Uncle Bardie’s Spotlight Creator: Norman Mailer

Once a week on Friday, Uncle Bardie celebrates the creativity in others by shining a Spotlight on a movie or a creator. This week’s Spotlight Creator is Norman Mailer:

Here he is interviewed by the conservative icon, William F. Buckley. It’s too bad we can’t have such a respectful discussion between liberals and conservatives these days.

In the 1950s, many proclaimed Norman Mailer as the great American novelist, the successor of Ernest Hemingway. His career began with The Naked and the Dead (1948). During the 1950s, he struggled to write a successor that would live up to that first novel’s potential. But still the critics hoped. Unfortunately he was not Hemingway. He was Norman Mailer.

Then he took on the establishment and his persona grew and grew until he seemed to be everywhere. It made some wonder when he had time to write. It got to the point where it seemed that when Norman Mailer farted, the world stood up and applauded. Then he turned to non-fiction and journalism.

His Armies of the Night (1968) won the Pulitzer Prize. Between that book and his masterpiece, The Executioner’s Song (1979), for which he won his second Pulitzer, he wrote several journalistic works like Of A Fire on the Moon (1971) and The Fight (1975). He seemed to have found his subject, American society in the last half of the twentieth century as seen by Norman Mailer.

Norman Mailer was accused of being a misogynist. He found it easy to get into a fight. His personality was that of a brawler. Of all the writers who came out of the World War II generation, Norman Mailer seems to have the potential to become that which he dreamed of most, the great American novelist. With only a few exceptions, he fell short. It seemed like much of his life he was in search of a subject. And such a struggle it was. But always there was his ego.

For writers and artists, Mailer can be a warning. Never let your ego get in the way of your art. But one thing that Mailer reminds all of us about. Words matter, and writers matter. We forget that at our own risk. They tell us things we don’t want to hear. They tell us the truth. If for no other reason, that’s why Norman Mailer matters.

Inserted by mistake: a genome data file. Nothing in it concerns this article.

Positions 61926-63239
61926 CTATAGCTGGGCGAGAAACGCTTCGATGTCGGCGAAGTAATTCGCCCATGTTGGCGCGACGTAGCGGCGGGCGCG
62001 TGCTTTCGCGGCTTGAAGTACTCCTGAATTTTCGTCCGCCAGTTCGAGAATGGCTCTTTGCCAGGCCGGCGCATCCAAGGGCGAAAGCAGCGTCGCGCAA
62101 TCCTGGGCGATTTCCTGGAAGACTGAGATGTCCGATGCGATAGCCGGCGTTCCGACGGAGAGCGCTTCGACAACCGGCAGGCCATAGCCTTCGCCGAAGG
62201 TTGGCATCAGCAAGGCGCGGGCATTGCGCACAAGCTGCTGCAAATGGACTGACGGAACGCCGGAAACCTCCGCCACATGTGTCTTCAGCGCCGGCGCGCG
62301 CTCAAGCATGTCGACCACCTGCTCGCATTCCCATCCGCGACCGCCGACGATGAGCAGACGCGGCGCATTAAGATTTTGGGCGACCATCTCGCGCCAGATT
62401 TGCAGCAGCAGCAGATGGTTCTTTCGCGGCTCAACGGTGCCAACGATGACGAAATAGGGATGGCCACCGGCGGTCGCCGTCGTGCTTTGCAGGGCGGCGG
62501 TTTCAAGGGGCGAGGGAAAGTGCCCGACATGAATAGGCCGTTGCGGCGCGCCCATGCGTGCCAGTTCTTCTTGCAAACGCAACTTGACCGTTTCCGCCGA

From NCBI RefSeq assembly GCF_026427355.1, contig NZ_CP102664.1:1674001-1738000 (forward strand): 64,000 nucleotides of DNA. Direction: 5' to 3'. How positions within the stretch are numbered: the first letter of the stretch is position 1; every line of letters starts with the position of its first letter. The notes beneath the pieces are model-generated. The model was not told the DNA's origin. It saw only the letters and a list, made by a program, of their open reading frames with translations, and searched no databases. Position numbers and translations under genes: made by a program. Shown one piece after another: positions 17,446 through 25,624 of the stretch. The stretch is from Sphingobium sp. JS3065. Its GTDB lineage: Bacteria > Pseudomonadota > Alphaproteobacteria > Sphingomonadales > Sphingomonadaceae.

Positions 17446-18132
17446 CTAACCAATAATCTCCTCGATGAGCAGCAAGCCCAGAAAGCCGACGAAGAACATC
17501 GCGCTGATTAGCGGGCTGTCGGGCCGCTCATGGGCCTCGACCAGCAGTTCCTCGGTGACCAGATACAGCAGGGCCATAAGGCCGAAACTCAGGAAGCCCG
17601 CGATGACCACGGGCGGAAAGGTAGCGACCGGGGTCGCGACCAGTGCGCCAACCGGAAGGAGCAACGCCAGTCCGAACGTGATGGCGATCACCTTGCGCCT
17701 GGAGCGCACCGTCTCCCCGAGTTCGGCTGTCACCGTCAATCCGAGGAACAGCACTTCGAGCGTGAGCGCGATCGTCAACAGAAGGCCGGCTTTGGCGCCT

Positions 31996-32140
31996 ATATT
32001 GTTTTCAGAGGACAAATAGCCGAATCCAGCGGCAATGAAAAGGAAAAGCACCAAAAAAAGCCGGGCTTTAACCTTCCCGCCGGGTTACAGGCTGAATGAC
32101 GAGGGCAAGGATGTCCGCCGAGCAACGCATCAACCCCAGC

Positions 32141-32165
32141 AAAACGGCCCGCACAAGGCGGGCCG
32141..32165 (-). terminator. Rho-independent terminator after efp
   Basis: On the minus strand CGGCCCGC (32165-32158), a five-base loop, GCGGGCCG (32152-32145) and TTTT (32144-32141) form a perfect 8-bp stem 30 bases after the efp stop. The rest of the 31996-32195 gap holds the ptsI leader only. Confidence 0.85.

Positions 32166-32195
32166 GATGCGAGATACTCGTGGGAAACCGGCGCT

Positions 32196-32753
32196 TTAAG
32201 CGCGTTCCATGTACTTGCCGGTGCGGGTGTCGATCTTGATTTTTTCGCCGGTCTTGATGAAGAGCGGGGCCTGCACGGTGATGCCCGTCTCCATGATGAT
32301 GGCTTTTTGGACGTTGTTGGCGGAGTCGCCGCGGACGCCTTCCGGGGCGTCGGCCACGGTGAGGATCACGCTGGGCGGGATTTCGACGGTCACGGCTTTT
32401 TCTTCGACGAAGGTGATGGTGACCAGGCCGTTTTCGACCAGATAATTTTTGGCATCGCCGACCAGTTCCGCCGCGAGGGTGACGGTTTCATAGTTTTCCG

And here is Mailer’s legacy to his fellow writers:

The New Mayor

The new mayor walked through the front door of the City Hall. “Mr. Mayor,” his predecessor said as he put his hand out. Kevin reached out and shook his hand.

“Mr. Mayor,” Kevin said.

“Follow me,” Drew said. He led Kevin down the hall toward the elevator. As the two of them walked, Drew explained what each office was and who worked in it. Drew introduced Kevin to each person in that office. Kevin was surprised that Drew knew everybody’s name.

Just as they came to the elevator, Drew stopped and introduced Kevin to one of the janitors.

“This is Hector. He is here from Puerto Rico. He and his family moved here ten years ago.” Then he turned to Hector and said something in Spanish.

After a few words with Hector, the two stepped into the elevator. As the elevator lifted toward the third floor, Kevin asked, “What were you saying to Hector?”

“I was asking him about his daughter, Maria. She has cancer.”

“How do you keep track of everybody?” Kevin asked, amazed at the previous mayor.

“I take the time,” Drew said. “And I get out of the office. At least, half of my day. It’s my job.”

“I thought your job was getting things done.”

“There’s only so much you can do. You get a lot more done if you get to know the people you’re doing the things for. Do you really want what they want?”


“Oh, I see. You think staying in the office? Studying budgets? Meeting with bigwigs? That’s my job? No, no, no. My job is serving the people, not the bureaucracy and the money. That’s why you beat me. Because I forgot that.”

Politics in America 1: Introducing the Great Man